That case gets even more limited when you pick up a couple of the novels Powers beat out for the award, such as Karl Gallagher's Torchship (like Powers, Torchship is a part of a larger work, Gallagher's "Torchship Trilogy"). Even though this first novel of the trilogy is constructed as a series of connnected vignettes about the Fives Full tramp freighter and sometime passenger ship, it still has a coherence Powers lacks. If the other nominees are as much better than the winner as Torchship is, then you could make a good case that 2018's LFS voters should ask for a do-over.

Michigan "Mitchie" Long hires onto the Fives Full as a pilot after demonstrating her math abilities. Humanity's explored worlds are roughly grouped into three categories: those that allow limited networked computers, those that don't and those that have been taken over by artificial intelligence. The interstellar "torchships" need to be able to navigate on the mathematical calculations of their human pilots as well as computers, depending on which planetary system they're in. The Fives' small crew is a colorful group of characters so Mitchie fits in, even though she's concealing her primary role as a spy. She fits in well enough to develop a rapport and then relationship with the ship's mechanic over the course of the three novels, as Gallagher describes humanity's conflicted response to the menace of the artificial intelligence and its own infighting.

But aside from Mitchie's spy work the crew of the Fives Full are just folks trying to keep flying and find a job to enable that -- and in the same way that Powers draws from Harsh Mistress, Torchship draws from Joss Whedon's Firefly. Gallagher writes engaging and likeable characters, and has created an interesting world in which they work. He's set up circumstances to make sliderule-style calculations and wrench-and-spanner ship repairs plausible in a world of faster-than-light travel.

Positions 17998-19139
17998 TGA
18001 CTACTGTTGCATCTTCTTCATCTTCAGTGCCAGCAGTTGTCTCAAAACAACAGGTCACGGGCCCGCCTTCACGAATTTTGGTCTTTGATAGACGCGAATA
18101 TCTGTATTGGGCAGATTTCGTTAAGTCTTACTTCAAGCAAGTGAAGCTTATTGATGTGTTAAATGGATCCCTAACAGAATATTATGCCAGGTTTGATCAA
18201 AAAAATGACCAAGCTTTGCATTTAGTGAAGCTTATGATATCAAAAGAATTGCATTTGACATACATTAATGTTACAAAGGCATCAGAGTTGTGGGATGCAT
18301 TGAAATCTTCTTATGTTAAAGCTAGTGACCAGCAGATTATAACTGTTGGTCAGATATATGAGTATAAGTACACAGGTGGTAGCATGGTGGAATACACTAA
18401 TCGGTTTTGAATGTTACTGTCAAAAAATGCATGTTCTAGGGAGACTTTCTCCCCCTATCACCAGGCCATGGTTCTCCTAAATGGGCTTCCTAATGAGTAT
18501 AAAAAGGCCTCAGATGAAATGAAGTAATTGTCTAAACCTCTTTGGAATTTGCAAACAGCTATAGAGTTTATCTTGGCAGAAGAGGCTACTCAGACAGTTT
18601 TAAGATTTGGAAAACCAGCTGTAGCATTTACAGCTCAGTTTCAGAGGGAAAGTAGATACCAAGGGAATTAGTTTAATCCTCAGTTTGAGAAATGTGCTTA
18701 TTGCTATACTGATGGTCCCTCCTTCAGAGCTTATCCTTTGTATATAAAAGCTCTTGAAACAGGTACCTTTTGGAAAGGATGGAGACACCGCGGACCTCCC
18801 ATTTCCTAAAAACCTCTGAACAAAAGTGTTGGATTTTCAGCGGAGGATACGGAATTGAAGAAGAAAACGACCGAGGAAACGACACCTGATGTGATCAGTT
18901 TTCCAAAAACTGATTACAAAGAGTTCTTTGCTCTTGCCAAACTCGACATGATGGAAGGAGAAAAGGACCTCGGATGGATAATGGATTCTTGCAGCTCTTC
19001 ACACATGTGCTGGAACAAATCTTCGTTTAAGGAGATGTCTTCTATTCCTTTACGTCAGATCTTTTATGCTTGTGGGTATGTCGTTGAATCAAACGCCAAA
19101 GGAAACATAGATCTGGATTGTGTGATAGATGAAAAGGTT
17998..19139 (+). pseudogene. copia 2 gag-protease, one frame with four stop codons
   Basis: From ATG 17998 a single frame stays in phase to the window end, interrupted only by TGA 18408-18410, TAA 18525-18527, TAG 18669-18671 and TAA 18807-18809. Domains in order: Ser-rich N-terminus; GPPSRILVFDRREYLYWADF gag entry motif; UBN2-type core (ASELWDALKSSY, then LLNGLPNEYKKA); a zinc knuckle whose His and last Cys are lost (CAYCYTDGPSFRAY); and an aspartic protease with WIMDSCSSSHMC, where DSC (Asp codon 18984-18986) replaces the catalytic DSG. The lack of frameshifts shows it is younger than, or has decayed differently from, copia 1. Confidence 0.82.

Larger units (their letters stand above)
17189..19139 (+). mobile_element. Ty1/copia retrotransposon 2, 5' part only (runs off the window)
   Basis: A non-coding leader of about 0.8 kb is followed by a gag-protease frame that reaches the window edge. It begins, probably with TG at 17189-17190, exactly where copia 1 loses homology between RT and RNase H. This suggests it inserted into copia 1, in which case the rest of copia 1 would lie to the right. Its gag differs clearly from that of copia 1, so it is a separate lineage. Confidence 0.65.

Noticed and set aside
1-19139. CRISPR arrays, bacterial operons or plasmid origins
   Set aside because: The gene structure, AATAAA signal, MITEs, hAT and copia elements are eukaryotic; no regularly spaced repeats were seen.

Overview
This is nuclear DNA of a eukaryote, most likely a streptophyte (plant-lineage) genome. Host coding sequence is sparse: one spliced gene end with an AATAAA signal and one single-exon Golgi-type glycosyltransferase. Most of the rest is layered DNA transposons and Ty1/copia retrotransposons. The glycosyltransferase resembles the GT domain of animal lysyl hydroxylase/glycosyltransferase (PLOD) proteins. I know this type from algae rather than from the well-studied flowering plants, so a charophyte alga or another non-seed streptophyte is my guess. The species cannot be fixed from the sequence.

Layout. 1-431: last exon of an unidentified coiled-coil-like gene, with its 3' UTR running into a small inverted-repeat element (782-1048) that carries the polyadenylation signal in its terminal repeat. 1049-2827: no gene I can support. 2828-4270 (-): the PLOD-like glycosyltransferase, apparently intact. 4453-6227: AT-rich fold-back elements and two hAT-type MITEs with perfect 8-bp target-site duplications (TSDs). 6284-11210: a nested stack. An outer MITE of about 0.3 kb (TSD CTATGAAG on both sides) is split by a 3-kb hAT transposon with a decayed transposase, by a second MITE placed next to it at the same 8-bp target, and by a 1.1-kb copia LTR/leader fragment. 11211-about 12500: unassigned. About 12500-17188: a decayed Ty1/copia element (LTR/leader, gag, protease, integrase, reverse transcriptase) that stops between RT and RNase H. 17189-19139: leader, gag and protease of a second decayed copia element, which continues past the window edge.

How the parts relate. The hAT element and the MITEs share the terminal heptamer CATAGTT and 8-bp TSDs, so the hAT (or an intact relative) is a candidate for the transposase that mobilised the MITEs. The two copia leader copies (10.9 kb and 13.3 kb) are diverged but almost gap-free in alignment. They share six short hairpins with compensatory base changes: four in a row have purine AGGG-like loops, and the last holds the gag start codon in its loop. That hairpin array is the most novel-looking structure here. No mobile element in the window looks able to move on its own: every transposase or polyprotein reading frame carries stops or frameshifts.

Although Gallagher doesn't entirely stick the landing in the third novel of the trilogy, the world of Torchship is a fun place to visit. It would seem as though he's ended the story as the third novel draws to a close, but there may be room for more stories in this universe -- and they'd certainly be welcome.

Wednesday, May 22, 2019

Clue Not Apparent

A couple I know are the union of a church musician and a doctor. When they had kids, they quite logically decided that the church musician would work part time and the doctor full-time, in order to get the best benefit of their combined financial and parenting resources. The church musician did not see the need to peg the earnings needle as the only concern.

Now, my walking around the pronouns will clue you in that the father and husband is the church musician and the mother and wife is the doctor. But every parental couple works the same numbers in making the decisions that are best for their families or help them meet their own personal desires, Very often, the mother decides to stay home during early childhood, or consider the job she wants based on how much freedom it provides her to be with her children, whether or not it offers maternity leave and how much, and so on. Choices like this have a heavy influence on what is called the "wage gap," where the earnings of men and women are compared and the wages paid to women found wanting. More realistic surveys, which control for those kinds of choices and other different career path decisions, show the gap to be narrower.

Senator Kamala Harris, who wants to be the Democratic nominee for president, recently proposed a policy that would require companies to obtain an equal pay certification showing they pay their male and female workers the same, or demonstrate that factors such as experience and performance have caused the gap. Companies which didn't hit that mark or properly document the acceptable reasons for not hitting it would have to pay fines of 1 percent of their daily profits for every day they failed to do so. It's hard to tell from the proposal if the fines would apply to companies which paid female workers more than male workers -- probably a rare happenstance but certainly possible.